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The boy who knew too much: a child prodigy

This is the true story of scientific child prodigy, and former baby genius, Ainan Celeste Cawley, written by his father. It is the true story, too, of his gifted brothers and of all the Cawley family. I write also of child prodigy and genius in general: what it is, and how it is so often neglected in the modern world. As a society, we so often fail those we should most hope to see succeed: our gifted children and the gifted adults they become. Site Copyright: Valentine Cawley, 2006 +

Tuesday, May 15, 2007

Leonardo Da Vinci: Musician

Someone searched today using the term: "Did Leonardo play a musical instrument?". Knowing the answer, I thought I would reply to them, lest they visit this site, again.

Leonardo da Vinci, 1452 - 1519, had many gifts, but one of them was for music. He composed music, spontaneously, improvising freely as he went - and presumably he recorded some of this. However, no written record of his music survives. So we may never know whether he was, in fact, a good composer, to add to all his other wonders.

We do know however that he had a great reputation for being able to play ANY stringed musical instrument, at first sight, even if he had never encountered the particular type of instrument before. Though, his official instrument was the lyre, he was able to play others, too. Presumably, he was physically dextrous and so comfortable with music as an art, that he could respond to the opportunities and constraints of a new instrument well enough to coax adequate music from it.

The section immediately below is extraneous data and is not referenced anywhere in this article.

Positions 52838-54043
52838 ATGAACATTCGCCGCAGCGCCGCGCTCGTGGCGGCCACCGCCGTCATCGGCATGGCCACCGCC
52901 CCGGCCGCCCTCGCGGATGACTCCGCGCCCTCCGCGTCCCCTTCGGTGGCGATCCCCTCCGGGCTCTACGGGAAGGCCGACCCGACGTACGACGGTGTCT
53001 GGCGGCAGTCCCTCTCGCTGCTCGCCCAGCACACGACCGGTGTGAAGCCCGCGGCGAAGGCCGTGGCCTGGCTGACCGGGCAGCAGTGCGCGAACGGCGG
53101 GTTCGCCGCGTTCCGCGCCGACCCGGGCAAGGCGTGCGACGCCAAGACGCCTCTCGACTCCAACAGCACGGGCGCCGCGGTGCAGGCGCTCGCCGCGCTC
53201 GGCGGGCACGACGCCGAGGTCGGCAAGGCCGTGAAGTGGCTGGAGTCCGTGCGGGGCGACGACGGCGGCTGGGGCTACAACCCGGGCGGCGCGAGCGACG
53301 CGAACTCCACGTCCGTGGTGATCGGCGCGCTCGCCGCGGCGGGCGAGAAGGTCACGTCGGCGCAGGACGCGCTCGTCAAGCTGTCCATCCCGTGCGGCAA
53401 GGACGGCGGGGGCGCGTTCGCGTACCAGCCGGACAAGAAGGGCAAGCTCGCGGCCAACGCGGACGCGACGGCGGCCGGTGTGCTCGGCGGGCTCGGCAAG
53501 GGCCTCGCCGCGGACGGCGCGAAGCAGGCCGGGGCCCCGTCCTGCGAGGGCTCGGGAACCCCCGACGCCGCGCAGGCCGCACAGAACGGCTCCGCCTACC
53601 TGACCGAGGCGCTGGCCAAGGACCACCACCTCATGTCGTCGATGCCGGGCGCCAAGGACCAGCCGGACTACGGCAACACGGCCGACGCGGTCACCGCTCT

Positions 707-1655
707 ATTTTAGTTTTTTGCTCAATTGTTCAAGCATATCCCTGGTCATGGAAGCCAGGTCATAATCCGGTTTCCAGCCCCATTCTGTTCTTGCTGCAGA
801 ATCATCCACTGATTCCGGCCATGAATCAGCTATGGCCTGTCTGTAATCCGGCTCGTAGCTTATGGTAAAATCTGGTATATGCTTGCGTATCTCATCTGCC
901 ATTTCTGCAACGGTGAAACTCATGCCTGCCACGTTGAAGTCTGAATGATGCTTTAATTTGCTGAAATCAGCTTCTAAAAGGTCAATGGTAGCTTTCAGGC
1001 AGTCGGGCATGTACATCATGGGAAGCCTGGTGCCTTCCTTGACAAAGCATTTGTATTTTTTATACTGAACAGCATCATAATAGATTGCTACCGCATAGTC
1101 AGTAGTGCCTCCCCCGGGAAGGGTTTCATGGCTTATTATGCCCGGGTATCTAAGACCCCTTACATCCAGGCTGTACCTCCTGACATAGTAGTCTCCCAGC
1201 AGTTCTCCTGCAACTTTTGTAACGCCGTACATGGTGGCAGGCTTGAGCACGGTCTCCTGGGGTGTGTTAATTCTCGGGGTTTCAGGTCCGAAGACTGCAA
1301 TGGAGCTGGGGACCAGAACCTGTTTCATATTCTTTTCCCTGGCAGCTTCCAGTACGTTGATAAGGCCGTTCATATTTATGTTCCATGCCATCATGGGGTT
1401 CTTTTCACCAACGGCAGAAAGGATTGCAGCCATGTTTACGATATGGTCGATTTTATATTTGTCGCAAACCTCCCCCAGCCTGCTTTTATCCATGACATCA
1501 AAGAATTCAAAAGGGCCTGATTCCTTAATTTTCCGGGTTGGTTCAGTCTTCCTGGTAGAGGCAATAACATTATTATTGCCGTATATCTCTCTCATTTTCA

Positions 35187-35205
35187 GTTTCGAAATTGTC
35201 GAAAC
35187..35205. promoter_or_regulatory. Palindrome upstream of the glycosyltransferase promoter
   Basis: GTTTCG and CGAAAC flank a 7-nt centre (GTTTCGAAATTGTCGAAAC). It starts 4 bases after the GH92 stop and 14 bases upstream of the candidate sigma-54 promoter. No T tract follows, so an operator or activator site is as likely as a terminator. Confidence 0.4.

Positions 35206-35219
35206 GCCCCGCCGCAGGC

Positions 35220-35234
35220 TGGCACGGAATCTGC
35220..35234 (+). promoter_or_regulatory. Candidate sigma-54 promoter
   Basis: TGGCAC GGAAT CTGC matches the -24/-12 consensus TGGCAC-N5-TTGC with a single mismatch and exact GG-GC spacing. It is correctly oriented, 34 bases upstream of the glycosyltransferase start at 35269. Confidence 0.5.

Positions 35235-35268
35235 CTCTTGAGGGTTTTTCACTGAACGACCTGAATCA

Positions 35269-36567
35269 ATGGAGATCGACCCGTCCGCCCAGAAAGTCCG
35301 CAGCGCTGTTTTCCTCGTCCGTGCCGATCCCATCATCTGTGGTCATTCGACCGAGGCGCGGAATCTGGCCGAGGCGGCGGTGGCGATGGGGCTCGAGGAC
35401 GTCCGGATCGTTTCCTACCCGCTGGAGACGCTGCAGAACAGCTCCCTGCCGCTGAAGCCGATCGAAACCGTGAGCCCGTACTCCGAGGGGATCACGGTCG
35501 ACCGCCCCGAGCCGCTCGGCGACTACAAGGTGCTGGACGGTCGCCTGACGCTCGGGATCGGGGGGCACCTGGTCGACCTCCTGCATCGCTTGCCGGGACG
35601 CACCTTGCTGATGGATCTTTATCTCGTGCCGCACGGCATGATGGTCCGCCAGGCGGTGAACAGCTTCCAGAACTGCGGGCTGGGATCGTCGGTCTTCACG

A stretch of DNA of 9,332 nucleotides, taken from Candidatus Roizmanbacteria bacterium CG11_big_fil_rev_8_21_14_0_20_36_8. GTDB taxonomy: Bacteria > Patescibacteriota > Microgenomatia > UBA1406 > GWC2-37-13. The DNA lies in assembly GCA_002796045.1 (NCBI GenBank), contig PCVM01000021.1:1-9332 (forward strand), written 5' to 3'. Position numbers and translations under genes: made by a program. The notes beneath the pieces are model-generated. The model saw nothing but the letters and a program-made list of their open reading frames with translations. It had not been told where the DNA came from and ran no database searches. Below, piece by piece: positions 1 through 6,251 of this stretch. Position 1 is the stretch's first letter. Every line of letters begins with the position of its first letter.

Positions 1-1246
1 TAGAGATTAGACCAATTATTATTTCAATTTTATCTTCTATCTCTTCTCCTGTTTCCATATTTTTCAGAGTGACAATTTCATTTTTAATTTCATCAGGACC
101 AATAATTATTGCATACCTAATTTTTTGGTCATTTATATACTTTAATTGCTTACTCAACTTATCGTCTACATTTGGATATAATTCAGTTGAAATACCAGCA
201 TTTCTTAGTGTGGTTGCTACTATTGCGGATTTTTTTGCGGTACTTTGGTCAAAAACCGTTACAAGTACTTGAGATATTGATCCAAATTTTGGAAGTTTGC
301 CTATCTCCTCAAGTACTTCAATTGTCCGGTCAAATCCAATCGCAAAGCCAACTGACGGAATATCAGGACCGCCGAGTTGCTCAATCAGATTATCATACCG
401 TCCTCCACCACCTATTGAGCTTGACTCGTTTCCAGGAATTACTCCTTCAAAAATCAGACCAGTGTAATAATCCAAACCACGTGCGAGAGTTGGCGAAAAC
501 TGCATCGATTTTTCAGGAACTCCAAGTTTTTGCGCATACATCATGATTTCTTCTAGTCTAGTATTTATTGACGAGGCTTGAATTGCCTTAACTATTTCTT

So, not only could Leonardo da Vinci play an instrument - he had shown himself able to play any stringed instrument of his time.

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posted by Valentine Cawley @ 10:53 AM 

4 Comments:

Blogger Shawn said...

I am helping my daughter with a paper on Da Vinci and came across you blog post while searching the internet about him as a musician... would you mind directing me to your source? Information about this part of his life is so limited. Thanks, in advance!

11:06 PM  
Blogger Valentine Cawley said...

Hi Shawn,

Thanks for your question. Unfortunately, it is such a long time since I wrote this post, that I can't recall where I saw this information. I think though it was a book on Leonardo da Vinci I browsed in a book shop, one day. I remembered the entry on his musical gifts - and remarked on it here. I wish I could tell you more...but quite a few years have passed since I picked up this data. Sorry.

However, you might have luck with the Google search engines to see if you can find any other references. The reason that info is limited on his musical life is that NONE of his music (except I understand possibly the odd fragment) of his compositions survived to today. All his music was lost. Very sad.

Happy hunting.

11:42 PM  
Blogger Ashley X. said...

They were ALL lost? That really is sad.

Oh, I told my dad about this and his eyes literally popped out of his head. ;)

2:35 PM  
Blogger Valentine Cawley said...

Yes, Ashley: Leonardo the composer, will be forever unknown. It is such a pity since it would be very interesting to hear the take of such a mind, on the musical opportunities (instrument wise) of his time. I am sure he would have made something interesting of it.

It is good that your Dad cares about this. We live in a world in which many people just wouldn't.

2:49 PM  

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